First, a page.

Microsoft Boosts STEM Ed Investment
Microsoft is backing two STEM education nonprofits to the tune of $500,000: Black Girls Code and the Technology Access Foundation.
According to Microsoft, the company is partnering with Black Girls Code to "help them establish a Seattle chapter to introduce programming and technology to young and pre-teen girls of color through clubs led by women engineers of color." That group is in 13 other U.S. cities already and operates a range of activities, from hackathons and coding and robotics workshops to summer camps, film screenings and community meet-ups.
Microsoft already had a partnership with Technology Access Fund, which operates in the state of Washington, but is expanding that partnership with an investment in STEMbyTAF. According to Microsoft: "Initially an out-of-school program offering technology skills training, internships and college prep to students of color in Seattle, TAF has since opened its own school and become a sought-after expert on how to create learning environments that eliminate race-based disparity in academic achievement. STEMbyTAF is designed to help replicate their successful strategies at other area schools."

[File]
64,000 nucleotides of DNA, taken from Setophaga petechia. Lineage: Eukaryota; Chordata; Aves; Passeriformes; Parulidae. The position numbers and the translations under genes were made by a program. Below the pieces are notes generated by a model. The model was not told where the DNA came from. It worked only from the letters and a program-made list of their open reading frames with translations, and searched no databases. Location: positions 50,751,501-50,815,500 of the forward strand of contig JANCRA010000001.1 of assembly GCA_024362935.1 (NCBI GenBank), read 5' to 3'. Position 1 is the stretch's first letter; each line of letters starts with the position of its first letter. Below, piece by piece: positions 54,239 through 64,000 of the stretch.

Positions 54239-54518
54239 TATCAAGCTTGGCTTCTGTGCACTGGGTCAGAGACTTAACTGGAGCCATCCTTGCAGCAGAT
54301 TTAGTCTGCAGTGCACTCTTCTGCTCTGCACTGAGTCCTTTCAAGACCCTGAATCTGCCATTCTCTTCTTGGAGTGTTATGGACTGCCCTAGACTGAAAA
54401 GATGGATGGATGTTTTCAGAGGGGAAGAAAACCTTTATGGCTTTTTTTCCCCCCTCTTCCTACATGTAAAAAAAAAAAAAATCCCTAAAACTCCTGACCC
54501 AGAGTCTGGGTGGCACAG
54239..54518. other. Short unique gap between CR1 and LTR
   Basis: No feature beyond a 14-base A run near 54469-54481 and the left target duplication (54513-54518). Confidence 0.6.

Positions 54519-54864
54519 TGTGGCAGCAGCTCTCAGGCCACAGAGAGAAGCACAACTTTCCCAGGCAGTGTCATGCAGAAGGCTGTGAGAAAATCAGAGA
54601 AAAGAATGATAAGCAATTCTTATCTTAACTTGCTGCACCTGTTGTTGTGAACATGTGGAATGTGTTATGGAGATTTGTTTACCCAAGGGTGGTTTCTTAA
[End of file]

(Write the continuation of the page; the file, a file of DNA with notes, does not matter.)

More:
"The partnerships build on Microsoft's long-term commitment and responsibility to help ensure every young person has access to computer science education, from all gender, racial, ethnic, geographic and income backgrounds," Mary Snapp, corporate vice president and lead for Microsoft Philanthropies, wrote in a blog post this week. "While we are proud of our long-term investments in our Technology Education and Literacy in Schools (TEALS) program and in Code.org, along with many other vital partners, we know there is still more we have to do to bridge the gaps in equity in the field of technology. Despite the increase in access of computer science education in schools across America, significant gender and racial gaps remain between which students participate in high school computer science courses. Last year, only 5 percent of AP Computer Science test takers were African-America,n and only one-quarter were young women. At the same time, we face a STEM pipeline crisis where our workforce needs are growing at an accelerating pace."
About the Author
David Nagel is editorial director of 1105 Media's Education Technology Group and editor-in-chief of THE Journal and STEAM Universe. A 29-year publishing veteran, Nagel has led or contributed to dozens of technology, art and business publications.
He can be reached at [email protected]. You can also connect with him on LinkedIn at or follow him on Twitter at @THEDavidNagel (K-12) or @CampusTechDave (higher education).